Rail industry body, RSSB, has appointed global engineering consultancy Arup to develop a ‘route map to enter service’ for hydrogen-powered trains on the Great Britain mainline.
The work will involve establishing a high-level operational concept, the associated operational hazards, and regulatory obligations.
The news follows a proposal by UK government to replace all diesel-only trains by 2040. Alongside electrified rail and battery powered trains, the deployment of hydrogen powered trains offers a lower carbon alternative to diesel.
Working closely with manufacturers, regulators, rolling stock owners and train operators, Arup’s work will inform the specific design solutions of hydrogen-powered trains, factoring in operation and safety risks.
The study, which is due to finish in February 2020, will also determine what level of standardisation is needed across the country’s railway system, clarifying the route to market from a safety and compatibility perspective.
Trials of hydrogen-powered trains were included as a commitment by Abellio when it was awarded the East Midlands franchise in August, and several organisations have already developed hydrogen solutions for the UK.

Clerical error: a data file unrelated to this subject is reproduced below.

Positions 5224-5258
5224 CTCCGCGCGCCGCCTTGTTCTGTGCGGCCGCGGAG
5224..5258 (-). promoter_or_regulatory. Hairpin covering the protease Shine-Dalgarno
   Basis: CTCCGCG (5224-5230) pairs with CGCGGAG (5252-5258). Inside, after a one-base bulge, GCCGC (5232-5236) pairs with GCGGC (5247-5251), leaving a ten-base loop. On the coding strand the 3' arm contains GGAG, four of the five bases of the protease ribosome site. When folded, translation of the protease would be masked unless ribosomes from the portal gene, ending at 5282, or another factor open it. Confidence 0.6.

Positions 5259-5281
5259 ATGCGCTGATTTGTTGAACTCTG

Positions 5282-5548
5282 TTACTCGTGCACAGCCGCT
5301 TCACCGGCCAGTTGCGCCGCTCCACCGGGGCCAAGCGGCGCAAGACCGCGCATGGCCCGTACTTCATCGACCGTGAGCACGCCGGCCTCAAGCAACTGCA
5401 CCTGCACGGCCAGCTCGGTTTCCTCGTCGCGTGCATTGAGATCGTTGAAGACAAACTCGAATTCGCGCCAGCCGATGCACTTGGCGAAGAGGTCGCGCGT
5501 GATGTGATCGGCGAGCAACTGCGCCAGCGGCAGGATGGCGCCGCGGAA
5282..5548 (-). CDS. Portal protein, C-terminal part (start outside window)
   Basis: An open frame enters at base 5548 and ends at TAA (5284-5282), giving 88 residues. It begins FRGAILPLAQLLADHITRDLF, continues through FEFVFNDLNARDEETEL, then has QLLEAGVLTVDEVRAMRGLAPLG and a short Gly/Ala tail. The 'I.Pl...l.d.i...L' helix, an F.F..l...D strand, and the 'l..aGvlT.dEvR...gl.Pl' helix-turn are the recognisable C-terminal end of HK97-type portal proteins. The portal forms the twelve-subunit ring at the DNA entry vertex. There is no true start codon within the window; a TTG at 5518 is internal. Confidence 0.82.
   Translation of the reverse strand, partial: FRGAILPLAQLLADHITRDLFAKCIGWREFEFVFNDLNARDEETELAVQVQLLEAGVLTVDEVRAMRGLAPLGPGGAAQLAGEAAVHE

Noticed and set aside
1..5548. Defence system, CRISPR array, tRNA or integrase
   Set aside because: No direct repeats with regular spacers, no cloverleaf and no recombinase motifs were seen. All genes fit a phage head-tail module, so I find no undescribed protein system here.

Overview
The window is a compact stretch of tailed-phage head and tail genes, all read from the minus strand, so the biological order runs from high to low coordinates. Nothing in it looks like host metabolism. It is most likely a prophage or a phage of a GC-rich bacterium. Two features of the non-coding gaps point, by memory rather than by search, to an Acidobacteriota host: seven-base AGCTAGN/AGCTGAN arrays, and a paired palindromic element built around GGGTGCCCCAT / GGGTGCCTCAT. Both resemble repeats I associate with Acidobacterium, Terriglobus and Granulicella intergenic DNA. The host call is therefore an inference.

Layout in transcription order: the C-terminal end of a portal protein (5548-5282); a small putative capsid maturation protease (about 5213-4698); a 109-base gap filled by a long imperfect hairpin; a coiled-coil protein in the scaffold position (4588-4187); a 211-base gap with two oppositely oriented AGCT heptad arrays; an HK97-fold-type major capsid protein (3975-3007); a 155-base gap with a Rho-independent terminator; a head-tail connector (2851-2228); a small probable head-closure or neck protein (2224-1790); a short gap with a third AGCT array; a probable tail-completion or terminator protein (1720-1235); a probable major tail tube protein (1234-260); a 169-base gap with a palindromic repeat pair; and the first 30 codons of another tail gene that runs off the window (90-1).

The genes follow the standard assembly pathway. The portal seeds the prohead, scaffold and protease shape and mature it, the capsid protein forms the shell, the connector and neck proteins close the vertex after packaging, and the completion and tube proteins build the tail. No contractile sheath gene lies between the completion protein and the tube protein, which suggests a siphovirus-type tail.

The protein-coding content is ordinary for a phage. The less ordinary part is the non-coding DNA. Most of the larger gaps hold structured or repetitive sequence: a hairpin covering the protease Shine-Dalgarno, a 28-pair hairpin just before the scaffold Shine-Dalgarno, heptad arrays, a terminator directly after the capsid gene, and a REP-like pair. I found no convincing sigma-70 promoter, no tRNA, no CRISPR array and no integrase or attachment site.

This study will review their readiness to enter operation on the National Rail network, and it means the UK could be in the position to quickly follow in the footsteps of countries like Germany where hydrogen powered trains are already in active service.
Anthony Perret, head of sustainable development programme at RSSB said: “Rail is already a low-carbon transport mode, but there is still potential for the industry to make a further step change in emissions reduction. For rail to play a major role in enabling the UK economy to be net zero by 2050, we will need a mix of electrification, hydrogen and battery technology. This study will highlight our readiness to embrace the emerging benefits of hydrogen-powered trains on our network.”
Hydrogen is an energy carrier, not an energy source and can deliver or store a tremendous amount of energy. Incorporating hydrogen into the public transport system is seen as important to increase demand, in a move that will reduce costs and provide confidence in hydrogen as a secure and affordable fuel.